Europe takes another step towards banning the sale of thermal cars in 2035

The Environment Committee of the European Parliament has approved the implementation of anti-pollution standards, which will only allow the sale of zero-emission cars on the continent in 2035.

Europe seems to be heading towards new cars that are only “zero emissions” in 2035. In a tweet, MEP Pascal Canfin indicated that “the new law governing the CO2 emission standards for cars” had been voted by 46 votes for, 40 against and 2 abstentions, by the Environment Committee of the European Parliament.

A law definitively passed in June

President of this commission, Pascal Canfin specifies that it should therefore no longer be possible for manufacturers to sell thermal or hybrid cars in 2035, with “the end of the sale of non-zero emission cars”. A plenary session of Parliament, scheduled for June, should enact this law.

Production maintained to supply “the rest of the world”?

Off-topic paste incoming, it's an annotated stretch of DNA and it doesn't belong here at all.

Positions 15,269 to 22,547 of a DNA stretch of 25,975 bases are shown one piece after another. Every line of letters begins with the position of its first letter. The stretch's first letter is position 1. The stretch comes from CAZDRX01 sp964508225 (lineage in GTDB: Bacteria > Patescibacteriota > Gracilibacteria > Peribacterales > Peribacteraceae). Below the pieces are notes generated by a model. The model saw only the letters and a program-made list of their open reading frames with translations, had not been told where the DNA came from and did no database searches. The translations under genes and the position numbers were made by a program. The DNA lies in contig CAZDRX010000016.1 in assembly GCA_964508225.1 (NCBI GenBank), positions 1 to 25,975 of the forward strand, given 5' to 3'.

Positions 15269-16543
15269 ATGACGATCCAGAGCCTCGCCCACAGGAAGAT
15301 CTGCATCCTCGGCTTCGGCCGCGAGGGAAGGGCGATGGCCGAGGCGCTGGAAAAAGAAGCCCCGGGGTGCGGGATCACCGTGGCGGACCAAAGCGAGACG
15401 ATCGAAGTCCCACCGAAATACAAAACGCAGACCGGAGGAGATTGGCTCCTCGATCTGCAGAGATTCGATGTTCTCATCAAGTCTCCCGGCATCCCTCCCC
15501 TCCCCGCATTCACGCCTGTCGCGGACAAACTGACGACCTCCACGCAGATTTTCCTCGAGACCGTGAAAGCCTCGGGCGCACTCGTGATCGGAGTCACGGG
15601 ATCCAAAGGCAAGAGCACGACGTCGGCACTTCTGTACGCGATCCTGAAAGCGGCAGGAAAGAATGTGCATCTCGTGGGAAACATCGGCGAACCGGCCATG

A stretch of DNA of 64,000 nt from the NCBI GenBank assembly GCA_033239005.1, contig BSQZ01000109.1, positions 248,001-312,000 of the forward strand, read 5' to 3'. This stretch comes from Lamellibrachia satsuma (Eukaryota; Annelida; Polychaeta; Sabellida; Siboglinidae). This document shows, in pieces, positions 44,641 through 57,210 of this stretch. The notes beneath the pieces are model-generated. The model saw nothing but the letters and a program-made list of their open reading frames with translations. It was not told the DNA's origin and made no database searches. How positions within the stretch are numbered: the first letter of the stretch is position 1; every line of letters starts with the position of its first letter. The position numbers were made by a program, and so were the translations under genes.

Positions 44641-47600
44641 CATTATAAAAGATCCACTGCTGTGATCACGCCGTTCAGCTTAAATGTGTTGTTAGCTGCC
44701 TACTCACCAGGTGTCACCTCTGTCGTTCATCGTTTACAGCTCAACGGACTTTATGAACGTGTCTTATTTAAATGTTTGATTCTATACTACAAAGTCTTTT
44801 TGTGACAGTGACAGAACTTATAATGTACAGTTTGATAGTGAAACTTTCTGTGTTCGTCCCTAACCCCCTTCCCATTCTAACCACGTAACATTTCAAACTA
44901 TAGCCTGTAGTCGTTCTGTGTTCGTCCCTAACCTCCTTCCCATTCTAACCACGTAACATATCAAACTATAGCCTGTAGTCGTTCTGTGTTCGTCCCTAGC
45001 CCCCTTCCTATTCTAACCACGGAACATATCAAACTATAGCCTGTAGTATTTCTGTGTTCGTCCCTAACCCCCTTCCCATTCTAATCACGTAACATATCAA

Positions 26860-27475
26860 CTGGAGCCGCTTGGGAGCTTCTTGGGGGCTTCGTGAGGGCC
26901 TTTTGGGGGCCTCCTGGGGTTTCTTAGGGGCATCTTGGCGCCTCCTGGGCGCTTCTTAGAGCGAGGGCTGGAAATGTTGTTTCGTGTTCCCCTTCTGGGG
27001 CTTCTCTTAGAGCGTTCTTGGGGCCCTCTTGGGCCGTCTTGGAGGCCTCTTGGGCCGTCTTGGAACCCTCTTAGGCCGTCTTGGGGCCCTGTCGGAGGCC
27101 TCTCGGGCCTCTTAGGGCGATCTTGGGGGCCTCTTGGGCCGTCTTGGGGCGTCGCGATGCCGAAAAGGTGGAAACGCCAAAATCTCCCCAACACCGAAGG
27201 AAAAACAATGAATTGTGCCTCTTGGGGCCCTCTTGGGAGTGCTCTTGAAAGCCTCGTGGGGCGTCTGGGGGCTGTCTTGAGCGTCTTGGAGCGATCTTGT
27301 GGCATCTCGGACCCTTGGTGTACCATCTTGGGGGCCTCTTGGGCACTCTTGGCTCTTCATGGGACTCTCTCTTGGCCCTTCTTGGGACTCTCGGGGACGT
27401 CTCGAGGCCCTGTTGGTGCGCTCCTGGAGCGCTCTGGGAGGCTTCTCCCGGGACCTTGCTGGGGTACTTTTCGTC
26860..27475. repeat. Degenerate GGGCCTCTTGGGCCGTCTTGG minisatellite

A ban on the sale in the member countries of the European Union, which does not mean the total cessation of the production of petrol and diesel cars.

“Even if Europe bans the sale of internal combustion engines, other countries in the world will continue to use them”, declared the European Commissioner for the Internal Market, Thierry Breton, during a trip to Lombardy, where he met with automotive industry representatives, including Stellantis Chairman John Elkann.

Thierry Breton underlined that the electric market share would be limited to 12% of new car sales in Africa around 2030, and 40% in the United States or India, thus leaving market opportunities for manufacturers in the Old continent.

What limit the impact in terms of jobs on an industrial sector which has already initiated a major transition to new engines.

In addition to the “zero emissions” objective for 2035, the Commission must present by July a proposal for new, tougher regulations on pollutant emissions from cars, the future Euro 7 standard, which must apply from of 2025.

The (new) doubts of Tavares

If the Stellantis group has started its transformation well, with many brands which must switch to 100% electric, starting with DS from 2024, its general manager Carlos Tavares has always been critical of this regulatory context.

This week, he spoke out again on the subject at an event organized by the Financial Timespoints out an article by Caradisiac. Carlos Tavares notably warned of the risks of a shortage of batteries in the coming years and of dependence on Asian suppliers.

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